A Musician’s New Tune

Strings1The heart said play music. The hands said no. So the head took over, and John Wunsch exchanged his guitar for guitar strings, purchasing Strings By Mail.

“I had done political organizing and thought I might be a good businessman,” said Wunsch of TraverseCity.

The musician, composer and instructor found inspiration in the business world just as he had the music world. “As an artist I had the music and the audience. Now as a businessman I have the website and the customers.”

Wunsch bought the company in 2009 from one of his former guitar students, Brad De Roche, and his brother Scott, and moved it from Ann Arbor to a facility near his home on the Old Mission Peninsula.

At the time, the company was selling around $600,000 annually in guitar strings and accessories.

For Wunsch, the timing was perfect. He was suffering from spinal stenosis, a narrowing of the spinal column that can result in compression of the spine and nerves, which in turn can cause pain, weakness, and numbness in other parts of the body. In his case, it had affected his right arm and hand. He also dealt with myasthenia gravis, a neuromuscular disease related to multiple sclerosis. At the time, he was also guitar instructor at Interlochen.

“The spinal thing made it clear I couldn’t play,” said Wunsch. “I was talking to Brad, and he wanted to play more. I wanted to be closer to home, rather than driving 45 minutes to Interlochen. It just seemed too good a fit.”

Since taking over, Wunsch has increased sales dramatically. “We’ve more than tripled revenue, from $600,000 to more than $2 million,” he said.

The company has also taken over more of the building, tripling its floor space. Inventory has mushroomed from 4,000 products to more than 11,500 and the business employs eight.

“We have the largest collection of guitar strings in the world,” he said.

Wunsch said the company has always been driven by customer needs. “When Rick Cyr started the company, he wanted to offer custom sets,” said Wunsch. That enabled customers to blend string sets from different manufacturers or even different types of strings, whether nylon, steel, round wound or flat wound, from D’Addario, GHS, Ernie Ball, Dean Markley or numerous other companies.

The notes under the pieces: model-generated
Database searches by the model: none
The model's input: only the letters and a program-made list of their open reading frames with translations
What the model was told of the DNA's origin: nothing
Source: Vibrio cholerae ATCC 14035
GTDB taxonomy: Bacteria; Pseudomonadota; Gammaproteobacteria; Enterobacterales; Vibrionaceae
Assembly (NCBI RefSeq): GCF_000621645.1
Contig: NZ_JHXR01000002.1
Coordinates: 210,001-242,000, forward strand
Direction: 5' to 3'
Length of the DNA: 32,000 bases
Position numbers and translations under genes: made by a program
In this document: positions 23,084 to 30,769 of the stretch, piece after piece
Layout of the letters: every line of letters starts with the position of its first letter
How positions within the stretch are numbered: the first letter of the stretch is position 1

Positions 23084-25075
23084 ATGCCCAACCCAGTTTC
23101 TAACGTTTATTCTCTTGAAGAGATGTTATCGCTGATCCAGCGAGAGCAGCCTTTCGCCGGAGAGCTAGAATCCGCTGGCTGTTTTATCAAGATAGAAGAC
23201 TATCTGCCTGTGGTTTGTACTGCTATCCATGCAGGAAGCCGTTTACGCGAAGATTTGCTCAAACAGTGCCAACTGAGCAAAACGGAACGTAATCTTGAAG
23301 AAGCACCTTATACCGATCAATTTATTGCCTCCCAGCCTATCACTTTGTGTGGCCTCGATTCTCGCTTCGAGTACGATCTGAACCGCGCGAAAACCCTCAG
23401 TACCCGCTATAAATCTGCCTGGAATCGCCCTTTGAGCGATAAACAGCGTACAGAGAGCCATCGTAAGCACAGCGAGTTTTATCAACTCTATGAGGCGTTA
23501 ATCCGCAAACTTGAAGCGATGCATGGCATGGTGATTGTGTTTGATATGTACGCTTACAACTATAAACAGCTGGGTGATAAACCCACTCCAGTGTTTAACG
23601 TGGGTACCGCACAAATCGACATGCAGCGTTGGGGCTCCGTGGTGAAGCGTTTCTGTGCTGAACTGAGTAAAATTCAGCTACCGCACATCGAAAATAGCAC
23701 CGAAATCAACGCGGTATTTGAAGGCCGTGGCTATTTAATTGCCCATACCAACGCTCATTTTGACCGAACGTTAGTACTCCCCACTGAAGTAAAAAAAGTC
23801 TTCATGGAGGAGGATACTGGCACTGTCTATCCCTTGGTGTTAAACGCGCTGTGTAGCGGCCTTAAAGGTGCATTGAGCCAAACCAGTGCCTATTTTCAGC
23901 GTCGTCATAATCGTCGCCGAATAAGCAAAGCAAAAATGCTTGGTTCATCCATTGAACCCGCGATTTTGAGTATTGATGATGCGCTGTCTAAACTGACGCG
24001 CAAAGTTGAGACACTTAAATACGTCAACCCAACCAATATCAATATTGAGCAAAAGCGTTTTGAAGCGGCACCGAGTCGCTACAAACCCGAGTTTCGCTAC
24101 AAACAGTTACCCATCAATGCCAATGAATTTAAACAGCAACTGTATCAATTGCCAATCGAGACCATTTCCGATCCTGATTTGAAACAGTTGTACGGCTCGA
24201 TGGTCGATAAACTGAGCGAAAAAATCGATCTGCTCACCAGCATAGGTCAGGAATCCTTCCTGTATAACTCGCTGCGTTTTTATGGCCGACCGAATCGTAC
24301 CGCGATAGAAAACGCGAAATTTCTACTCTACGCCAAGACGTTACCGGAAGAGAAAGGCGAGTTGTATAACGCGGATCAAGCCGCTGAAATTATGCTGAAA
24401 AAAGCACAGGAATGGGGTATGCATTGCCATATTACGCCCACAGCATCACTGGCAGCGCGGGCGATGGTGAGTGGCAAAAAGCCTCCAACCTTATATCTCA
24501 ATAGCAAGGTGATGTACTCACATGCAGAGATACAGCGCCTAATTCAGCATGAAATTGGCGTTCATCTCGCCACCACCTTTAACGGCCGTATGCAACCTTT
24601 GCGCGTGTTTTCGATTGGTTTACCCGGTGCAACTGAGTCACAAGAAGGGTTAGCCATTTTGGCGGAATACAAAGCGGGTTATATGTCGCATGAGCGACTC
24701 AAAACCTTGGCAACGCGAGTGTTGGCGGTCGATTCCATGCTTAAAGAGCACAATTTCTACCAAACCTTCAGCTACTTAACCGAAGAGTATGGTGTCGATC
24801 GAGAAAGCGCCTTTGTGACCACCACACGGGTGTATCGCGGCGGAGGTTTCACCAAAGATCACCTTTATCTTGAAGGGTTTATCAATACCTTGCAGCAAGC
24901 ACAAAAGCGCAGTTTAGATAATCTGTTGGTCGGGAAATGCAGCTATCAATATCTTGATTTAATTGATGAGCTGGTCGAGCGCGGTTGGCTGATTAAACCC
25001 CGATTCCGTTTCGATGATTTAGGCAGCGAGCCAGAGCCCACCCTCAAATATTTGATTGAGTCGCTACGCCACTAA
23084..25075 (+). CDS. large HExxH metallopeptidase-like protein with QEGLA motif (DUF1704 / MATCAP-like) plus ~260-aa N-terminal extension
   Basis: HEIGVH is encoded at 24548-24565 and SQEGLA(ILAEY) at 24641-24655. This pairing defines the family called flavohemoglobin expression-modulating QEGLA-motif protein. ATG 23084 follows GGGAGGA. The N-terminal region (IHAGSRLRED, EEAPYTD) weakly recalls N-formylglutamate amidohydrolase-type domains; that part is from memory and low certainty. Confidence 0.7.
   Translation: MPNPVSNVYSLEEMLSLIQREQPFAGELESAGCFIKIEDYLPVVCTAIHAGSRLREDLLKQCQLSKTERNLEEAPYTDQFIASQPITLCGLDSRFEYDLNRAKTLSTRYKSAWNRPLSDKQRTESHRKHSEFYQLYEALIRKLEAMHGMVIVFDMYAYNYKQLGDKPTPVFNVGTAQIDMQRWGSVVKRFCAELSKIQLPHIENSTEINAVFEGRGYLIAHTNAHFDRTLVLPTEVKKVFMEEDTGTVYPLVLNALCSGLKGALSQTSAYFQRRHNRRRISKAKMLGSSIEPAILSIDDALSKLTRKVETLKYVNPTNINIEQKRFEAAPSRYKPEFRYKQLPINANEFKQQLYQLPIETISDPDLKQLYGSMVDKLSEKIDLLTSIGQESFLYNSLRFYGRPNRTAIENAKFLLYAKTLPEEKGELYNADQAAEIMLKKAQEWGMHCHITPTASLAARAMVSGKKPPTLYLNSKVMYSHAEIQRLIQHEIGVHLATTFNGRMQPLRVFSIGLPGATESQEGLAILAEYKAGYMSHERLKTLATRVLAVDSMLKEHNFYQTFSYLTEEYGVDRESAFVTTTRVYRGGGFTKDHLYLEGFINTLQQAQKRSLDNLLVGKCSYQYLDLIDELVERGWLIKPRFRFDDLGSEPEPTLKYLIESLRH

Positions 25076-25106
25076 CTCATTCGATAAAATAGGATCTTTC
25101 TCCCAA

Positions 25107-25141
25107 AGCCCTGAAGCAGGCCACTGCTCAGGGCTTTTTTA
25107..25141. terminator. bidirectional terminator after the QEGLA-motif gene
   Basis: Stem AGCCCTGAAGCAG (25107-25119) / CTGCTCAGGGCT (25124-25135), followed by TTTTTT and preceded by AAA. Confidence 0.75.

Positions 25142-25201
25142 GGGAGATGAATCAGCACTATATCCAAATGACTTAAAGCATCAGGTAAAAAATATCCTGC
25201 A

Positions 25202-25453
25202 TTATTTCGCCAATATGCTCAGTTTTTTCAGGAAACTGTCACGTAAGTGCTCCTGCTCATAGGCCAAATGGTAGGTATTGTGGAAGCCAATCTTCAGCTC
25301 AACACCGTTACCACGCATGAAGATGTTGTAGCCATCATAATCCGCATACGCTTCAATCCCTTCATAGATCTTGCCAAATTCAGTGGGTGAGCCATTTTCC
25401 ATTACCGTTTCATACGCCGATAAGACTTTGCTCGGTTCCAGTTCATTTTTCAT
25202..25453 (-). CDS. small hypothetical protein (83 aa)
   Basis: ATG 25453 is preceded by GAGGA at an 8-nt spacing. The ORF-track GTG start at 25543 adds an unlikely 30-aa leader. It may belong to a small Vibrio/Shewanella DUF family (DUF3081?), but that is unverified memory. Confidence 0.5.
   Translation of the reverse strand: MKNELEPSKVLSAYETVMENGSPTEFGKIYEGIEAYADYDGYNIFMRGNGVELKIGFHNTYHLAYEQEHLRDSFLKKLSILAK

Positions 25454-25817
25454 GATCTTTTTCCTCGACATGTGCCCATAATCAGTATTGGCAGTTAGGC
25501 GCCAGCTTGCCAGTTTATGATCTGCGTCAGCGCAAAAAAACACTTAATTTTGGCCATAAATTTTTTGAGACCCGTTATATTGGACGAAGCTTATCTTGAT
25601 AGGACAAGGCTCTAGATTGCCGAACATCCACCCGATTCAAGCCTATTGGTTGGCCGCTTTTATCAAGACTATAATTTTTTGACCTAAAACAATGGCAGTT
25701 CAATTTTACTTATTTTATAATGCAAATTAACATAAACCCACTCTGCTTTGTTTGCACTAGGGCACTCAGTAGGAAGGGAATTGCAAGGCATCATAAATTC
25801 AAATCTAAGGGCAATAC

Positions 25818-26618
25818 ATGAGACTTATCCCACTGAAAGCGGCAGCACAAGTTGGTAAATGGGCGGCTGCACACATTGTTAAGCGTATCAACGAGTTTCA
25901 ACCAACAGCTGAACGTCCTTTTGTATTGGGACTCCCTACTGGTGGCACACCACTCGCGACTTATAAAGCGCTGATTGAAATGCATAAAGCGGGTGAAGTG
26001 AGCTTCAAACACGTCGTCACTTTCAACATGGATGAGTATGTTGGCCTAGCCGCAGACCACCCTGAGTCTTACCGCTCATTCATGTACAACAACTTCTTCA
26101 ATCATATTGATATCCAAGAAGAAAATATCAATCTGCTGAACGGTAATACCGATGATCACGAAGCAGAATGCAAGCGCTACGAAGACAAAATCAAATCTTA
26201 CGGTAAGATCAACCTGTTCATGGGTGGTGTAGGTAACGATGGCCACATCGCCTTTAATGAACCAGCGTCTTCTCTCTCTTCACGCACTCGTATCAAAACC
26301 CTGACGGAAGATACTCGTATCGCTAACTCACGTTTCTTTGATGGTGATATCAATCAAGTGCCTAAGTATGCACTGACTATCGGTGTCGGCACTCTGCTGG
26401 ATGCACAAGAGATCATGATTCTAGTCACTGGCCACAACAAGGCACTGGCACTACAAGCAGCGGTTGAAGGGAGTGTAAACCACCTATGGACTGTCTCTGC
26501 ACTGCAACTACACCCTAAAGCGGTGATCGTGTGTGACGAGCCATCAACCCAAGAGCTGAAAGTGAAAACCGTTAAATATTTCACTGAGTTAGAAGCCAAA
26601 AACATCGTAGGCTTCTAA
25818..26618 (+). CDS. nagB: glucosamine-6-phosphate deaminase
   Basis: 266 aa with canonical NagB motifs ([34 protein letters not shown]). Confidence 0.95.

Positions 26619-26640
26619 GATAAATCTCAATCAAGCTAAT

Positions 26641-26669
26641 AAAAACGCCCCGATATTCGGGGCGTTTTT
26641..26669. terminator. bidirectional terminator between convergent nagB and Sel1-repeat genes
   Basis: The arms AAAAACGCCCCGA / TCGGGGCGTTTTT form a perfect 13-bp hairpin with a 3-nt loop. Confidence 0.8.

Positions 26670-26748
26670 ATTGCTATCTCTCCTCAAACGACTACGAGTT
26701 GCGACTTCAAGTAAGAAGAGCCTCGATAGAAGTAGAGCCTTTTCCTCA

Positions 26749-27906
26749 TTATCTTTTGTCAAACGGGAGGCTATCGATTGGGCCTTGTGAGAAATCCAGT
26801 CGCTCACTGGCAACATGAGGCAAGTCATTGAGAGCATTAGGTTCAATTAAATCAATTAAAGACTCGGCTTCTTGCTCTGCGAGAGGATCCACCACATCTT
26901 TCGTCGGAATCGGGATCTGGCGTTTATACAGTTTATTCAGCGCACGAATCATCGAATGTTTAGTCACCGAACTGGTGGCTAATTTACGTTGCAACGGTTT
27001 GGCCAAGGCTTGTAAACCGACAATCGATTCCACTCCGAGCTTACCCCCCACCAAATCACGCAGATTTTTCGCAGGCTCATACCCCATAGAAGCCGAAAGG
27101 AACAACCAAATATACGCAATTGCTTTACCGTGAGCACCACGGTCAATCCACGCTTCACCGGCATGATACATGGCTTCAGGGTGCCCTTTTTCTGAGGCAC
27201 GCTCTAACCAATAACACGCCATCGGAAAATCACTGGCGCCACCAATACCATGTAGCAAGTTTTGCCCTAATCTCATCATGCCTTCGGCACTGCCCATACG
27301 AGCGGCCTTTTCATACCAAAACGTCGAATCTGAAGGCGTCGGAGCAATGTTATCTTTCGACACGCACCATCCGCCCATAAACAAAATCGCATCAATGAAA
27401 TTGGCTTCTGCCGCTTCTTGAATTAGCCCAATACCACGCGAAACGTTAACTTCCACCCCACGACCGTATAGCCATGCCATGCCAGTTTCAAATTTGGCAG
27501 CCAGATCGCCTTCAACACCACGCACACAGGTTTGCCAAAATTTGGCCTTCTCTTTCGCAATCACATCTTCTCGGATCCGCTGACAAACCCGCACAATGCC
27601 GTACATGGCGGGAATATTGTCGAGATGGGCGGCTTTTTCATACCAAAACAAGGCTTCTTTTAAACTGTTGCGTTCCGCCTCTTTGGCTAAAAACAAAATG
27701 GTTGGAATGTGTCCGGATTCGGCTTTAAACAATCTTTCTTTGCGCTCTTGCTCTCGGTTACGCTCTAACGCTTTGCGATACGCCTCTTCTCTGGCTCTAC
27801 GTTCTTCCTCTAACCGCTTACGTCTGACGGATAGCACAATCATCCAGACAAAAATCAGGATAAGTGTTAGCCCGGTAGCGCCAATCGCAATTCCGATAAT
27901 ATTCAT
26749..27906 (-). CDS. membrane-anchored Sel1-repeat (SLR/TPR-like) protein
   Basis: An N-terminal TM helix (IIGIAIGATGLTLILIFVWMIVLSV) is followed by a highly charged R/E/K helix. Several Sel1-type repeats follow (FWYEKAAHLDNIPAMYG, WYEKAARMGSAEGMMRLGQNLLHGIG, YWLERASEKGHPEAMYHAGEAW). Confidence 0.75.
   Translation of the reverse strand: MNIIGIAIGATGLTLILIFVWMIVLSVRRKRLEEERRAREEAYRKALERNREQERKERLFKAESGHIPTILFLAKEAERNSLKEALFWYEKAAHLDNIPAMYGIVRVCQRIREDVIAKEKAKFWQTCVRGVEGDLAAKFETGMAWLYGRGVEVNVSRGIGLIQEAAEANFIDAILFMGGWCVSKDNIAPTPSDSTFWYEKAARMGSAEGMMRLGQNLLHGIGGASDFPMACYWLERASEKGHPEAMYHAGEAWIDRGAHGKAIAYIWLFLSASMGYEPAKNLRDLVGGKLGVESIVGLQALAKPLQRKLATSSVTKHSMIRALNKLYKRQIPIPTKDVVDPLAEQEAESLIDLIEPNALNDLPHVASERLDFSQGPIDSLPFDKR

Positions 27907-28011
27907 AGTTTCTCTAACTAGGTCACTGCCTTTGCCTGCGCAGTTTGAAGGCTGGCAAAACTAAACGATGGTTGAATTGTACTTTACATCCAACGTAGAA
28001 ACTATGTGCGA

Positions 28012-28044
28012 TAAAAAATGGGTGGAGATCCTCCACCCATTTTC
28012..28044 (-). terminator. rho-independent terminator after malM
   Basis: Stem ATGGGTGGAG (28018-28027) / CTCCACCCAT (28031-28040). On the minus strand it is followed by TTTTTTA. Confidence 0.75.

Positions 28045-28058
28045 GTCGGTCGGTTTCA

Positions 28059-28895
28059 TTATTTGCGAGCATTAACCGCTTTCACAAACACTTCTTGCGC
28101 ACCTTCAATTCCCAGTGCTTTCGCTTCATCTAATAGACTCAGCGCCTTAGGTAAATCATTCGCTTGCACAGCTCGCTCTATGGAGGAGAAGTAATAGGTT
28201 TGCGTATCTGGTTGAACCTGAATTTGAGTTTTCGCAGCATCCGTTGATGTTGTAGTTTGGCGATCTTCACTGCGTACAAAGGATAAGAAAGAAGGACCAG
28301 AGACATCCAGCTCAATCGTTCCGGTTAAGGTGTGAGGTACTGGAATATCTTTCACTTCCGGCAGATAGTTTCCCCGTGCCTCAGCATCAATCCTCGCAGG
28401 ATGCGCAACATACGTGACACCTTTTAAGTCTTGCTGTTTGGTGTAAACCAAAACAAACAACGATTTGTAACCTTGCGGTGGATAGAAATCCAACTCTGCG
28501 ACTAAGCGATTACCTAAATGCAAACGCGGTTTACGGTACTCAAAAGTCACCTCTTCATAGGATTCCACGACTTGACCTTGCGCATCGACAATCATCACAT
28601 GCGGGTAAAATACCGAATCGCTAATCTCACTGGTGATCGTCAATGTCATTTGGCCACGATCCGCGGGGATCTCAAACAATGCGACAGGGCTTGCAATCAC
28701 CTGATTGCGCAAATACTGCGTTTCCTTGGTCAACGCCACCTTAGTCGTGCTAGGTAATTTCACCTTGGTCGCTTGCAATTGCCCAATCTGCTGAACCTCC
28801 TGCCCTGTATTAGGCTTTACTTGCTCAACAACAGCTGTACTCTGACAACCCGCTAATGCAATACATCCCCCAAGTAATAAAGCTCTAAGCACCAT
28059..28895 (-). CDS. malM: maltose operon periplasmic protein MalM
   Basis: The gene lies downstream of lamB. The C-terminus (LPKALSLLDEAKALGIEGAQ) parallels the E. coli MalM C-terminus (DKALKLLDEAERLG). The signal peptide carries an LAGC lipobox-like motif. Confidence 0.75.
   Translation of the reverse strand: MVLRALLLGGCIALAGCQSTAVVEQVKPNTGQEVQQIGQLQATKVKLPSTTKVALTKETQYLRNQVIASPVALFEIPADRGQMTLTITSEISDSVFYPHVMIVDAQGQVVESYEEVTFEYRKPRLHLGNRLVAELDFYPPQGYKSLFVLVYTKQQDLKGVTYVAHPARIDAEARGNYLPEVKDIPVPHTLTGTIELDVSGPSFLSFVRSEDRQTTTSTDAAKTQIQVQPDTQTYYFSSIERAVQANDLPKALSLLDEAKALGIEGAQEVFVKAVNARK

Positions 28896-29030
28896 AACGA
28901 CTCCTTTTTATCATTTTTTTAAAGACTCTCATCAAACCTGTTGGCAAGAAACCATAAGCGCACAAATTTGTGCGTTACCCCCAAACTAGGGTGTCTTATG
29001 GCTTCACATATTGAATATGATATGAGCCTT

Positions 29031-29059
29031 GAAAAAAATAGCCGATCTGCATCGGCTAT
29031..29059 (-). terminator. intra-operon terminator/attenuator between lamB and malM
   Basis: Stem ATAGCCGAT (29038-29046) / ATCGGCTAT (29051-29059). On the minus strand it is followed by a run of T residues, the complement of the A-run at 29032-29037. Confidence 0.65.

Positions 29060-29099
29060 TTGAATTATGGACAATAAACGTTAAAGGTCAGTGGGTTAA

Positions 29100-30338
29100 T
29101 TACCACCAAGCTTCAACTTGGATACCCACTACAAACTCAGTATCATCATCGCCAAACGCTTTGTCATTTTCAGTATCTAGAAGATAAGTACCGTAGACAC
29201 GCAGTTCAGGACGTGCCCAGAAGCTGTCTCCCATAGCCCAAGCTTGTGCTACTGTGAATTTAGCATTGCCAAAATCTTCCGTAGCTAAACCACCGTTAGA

“We’ve taken it to another level,” Wunsch said. “We ask customers what guitar they use, which strings, why they like it.” If a customer wants something Wunsch doesn’t have, he said all they have to do is ask. The company will find it and then continue to stock it.

The company serves musicians from across the world, including jazz star John Pizzarelli and renowned classical/new age guitarist Alex DeGrassi. Bruce Springsteen’s guitar tech bought some strings a few years ago, and the company also sponsors up-and-coming players such as Gohar Vardanyan and Matt Palmer.

In addition to strings, the company sells accessories such as guitar straps, stands, CDs and DVDs (both performance and instructional), and stocks more than 4,000 sheet music selections. It has its own dedicated YouTube channel, featuring lessons, stringing instruction, performances and inspirational videos.

Strings By Mail is now branching out into the orchestral world, selling strings for violin, viola, cello and bass.

Wunsch first made his mark in the music business as a performer. The Traverse City native returned to his hometown more than 20 years ago after playing in and around New York City, recording albums with his atmospheric jazz band C’est What? with fellow axe-slinger Matt Balitsaris and working with classical and jazz musicians alike.

“The music … is what I was all about till I was 58,” said Wunsch.

All the employees are also musicians, most of them guitarists. They know or learn what works, what works together, and why.

Wunsch said the company is dedicated to service because he and the staff know that one performance can make or break a musician’s career. He noted that a band in Brazil had ordered strings with a month of lead time, but they called on Wednesday before a Saturday concert and still hadn’t received the strings. Strings By Mail shipped them out that day by Federal Express and they arrived in time for the show.

Another time a student with an upcoming audition called in a panic as he hadn’t gotten the strings he’d ordered. Wunsch immediately sent another set. “You can change someone’s life or career path,” he said.

 

 

 

 

 

 

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